Thursday, February 10, 2000

John Duncanson

p. D4.

Police campaign raises $306,000

But union can keep only 20% of take

The Toronto police association's controversial telemarketing campaign raked in more than $306,000 in pledges in just 32 days, court documents show.

But in the deal it made with a telemarketing company, the association will see just 20 per cent of that total — about $76,500 — if all the pledges are collected, according to two groups opposed to the Operation True Blue campaign.

Of the $306,019 pledged by donors, approximately $81,820 has been collected. The union's 20 per cent cut of the collected cash is $16,364.

That means the bulk of the cash will end up with the telemarketing firm, say lawyers for the Urban Alliance on Race Relations and the Chinese Canadian National Council.

The figures are included in the group's statement of facts to be presented today in court as the legal battle between the union and those opposed to its fundraising scheme gets under way in the Superior Court of Justice.

The police services board is seeking a permanent injunction to stop the union from carrying out future fundraising drives for political purposes.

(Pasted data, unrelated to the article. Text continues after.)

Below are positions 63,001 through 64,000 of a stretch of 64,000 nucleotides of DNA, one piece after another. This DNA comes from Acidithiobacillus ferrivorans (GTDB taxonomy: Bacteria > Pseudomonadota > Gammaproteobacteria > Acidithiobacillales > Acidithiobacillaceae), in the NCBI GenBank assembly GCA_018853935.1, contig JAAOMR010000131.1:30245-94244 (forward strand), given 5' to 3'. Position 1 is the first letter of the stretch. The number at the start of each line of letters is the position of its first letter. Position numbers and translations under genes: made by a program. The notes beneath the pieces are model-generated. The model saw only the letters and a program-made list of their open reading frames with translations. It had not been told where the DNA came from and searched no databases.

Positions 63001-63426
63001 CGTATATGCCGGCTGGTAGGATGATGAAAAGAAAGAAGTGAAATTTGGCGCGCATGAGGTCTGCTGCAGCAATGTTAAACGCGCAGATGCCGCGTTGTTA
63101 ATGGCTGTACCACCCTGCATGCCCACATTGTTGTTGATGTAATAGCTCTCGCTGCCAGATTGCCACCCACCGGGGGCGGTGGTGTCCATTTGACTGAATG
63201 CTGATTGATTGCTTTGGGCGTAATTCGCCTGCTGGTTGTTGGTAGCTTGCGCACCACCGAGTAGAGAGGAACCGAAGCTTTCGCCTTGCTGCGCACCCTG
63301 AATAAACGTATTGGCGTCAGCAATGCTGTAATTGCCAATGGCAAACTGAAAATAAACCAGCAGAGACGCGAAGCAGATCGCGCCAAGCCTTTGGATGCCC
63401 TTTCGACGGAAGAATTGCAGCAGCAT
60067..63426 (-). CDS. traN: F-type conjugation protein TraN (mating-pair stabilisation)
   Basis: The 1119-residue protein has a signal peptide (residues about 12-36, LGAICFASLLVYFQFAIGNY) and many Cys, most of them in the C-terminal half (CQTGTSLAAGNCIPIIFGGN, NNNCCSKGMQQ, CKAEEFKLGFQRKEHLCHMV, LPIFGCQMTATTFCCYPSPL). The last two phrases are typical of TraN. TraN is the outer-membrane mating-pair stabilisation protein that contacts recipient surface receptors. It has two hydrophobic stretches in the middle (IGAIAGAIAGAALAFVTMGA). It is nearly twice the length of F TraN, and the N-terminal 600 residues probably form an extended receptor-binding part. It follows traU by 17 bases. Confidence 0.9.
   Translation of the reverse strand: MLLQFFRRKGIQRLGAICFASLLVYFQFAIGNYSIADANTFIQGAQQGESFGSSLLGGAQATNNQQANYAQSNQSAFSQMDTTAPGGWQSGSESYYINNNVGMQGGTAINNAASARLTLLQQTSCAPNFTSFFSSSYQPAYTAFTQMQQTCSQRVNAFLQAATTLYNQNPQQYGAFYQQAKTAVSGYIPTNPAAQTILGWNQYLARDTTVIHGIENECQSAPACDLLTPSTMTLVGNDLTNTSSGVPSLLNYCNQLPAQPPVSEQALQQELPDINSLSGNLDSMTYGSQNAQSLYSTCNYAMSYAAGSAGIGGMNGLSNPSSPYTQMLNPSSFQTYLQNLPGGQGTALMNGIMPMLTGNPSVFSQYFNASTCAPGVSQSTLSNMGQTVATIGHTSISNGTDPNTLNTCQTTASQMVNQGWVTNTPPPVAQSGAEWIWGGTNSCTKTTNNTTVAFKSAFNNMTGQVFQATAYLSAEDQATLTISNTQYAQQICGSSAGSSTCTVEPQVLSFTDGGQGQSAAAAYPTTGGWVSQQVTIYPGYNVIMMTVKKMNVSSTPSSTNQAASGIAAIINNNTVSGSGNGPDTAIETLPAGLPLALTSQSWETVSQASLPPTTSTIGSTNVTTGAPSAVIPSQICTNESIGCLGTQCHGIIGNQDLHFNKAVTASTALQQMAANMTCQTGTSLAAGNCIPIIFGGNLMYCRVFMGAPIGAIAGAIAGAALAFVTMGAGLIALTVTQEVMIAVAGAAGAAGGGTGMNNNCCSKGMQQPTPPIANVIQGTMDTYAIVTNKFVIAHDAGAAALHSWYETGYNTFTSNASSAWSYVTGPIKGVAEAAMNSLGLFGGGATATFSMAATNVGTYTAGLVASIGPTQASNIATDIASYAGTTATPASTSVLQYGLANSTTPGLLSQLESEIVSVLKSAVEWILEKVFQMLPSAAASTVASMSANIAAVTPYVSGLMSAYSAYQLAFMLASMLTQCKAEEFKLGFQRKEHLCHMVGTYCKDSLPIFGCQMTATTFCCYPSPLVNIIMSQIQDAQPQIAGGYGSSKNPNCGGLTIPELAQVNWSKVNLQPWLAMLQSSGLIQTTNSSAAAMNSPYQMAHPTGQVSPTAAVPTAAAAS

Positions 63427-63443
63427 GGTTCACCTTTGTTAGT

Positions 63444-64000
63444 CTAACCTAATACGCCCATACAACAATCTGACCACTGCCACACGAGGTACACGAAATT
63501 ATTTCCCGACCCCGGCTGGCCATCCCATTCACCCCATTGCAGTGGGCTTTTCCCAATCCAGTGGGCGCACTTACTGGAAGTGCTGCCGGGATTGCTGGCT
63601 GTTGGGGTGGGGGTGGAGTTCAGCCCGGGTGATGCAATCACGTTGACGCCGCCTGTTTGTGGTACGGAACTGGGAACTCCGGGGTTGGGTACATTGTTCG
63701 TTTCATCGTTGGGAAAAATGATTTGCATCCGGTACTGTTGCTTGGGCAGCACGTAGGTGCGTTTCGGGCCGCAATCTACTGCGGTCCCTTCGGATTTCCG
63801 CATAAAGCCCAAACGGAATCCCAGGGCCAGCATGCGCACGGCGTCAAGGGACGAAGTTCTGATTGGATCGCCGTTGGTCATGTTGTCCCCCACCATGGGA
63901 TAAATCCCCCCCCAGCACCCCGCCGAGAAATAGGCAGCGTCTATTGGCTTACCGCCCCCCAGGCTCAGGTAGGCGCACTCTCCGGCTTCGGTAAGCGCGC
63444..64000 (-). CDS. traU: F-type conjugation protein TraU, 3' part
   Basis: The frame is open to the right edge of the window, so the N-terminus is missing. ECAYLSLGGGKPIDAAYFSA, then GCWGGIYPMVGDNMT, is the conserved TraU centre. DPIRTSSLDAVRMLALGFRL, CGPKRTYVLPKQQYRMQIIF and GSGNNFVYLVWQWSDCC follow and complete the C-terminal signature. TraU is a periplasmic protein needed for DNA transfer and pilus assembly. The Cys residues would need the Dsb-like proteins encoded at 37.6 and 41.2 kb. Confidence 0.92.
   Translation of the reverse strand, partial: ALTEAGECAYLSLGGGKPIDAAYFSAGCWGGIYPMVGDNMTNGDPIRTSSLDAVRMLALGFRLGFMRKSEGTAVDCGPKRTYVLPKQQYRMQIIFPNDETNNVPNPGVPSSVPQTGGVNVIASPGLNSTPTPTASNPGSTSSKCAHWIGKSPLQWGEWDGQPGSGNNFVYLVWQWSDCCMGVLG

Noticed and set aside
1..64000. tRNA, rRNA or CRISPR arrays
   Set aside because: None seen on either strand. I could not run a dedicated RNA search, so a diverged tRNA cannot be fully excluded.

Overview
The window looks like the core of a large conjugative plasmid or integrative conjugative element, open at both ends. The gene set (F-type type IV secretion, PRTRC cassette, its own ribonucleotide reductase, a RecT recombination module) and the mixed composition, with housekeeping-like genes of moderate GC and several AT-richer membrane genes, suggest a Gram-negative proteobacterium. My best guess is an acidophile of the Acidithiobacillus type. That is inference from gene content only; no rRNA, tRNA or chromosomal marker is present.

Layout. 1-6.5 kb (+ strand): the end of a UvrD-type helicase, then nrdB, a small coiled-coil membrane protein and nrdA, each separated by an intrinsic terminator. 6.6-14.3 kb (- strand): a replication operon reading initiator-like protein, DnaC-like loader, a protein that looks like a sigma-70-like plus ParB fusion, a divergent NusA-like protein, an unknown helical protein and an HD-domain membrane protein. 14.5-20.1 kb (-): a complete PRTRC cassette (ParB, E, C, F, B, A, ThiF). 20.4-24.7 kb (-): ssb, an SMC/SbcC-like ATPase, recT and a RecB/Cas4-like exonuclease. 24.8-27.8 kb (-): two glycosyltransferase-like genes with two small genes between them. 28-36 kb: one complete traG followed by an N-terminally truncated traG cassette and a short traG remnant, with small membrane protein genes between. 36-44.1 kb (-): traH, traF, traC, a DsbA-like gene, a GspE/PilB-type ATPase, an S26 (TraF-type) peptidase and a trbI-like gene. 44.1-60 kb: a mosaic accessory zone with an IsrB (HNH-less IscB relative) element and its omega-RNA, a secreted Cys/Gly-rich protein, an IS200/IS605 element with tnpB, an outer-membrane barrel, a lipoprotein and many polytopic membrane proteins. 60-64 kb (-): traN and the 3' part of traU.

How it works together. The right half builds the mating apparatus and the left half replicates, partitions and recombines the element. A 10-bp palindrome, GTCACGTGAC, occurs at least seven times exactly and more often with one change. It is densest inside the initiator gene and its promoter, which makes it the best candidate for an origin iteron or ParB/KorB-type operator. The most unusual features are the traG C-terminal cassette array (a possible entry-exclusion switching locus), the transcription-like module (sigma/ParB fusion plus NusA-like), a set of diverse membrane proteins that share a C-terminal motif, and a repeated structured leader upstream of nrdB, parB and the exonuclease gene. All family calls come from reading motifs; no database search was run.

While the union officially killed the campaign last week, the police board and the association have decided to continue their fight in court.

The race relations alliance and the Chinese council have been granted intervenor status for today's proceedings. The two groups say the police union's lawyer provided them figures showing telemarketers made 130,000 cold calls to citizens in little over a month. That is more than 4,000 calls per day.

Of the money that goes to the telemarketing company, 70 per cent is put toward overhead costs, such as labour and postage, and the remaining 10 per cent is profit, a union source said.

The union maintains that Operation True Blue was meant to raise money to promote tougher penalties for young offenders and parole violators. Critics, however, say it was just a front for the union to build up its war chest, which is primarily used to fund spy activities against its critics, many politicians.

Len Wolstenholme, spokesperson for Xentel DM Inc., the telemarketing firm that handled the calls, refused to comment on the campaign.

Other police organizations say the fallout from Operation True Blue has taken a toll on their own charity efforts. "I've had calls about an old-timers hockey game in London and they asked me, 'Are these con people?' said Robert Wilson of the 950-member London Police Association.

Toronto Police clippings… [Fiona Stewart]

Created: October 8, 2000
Last modified: October 8, 2000
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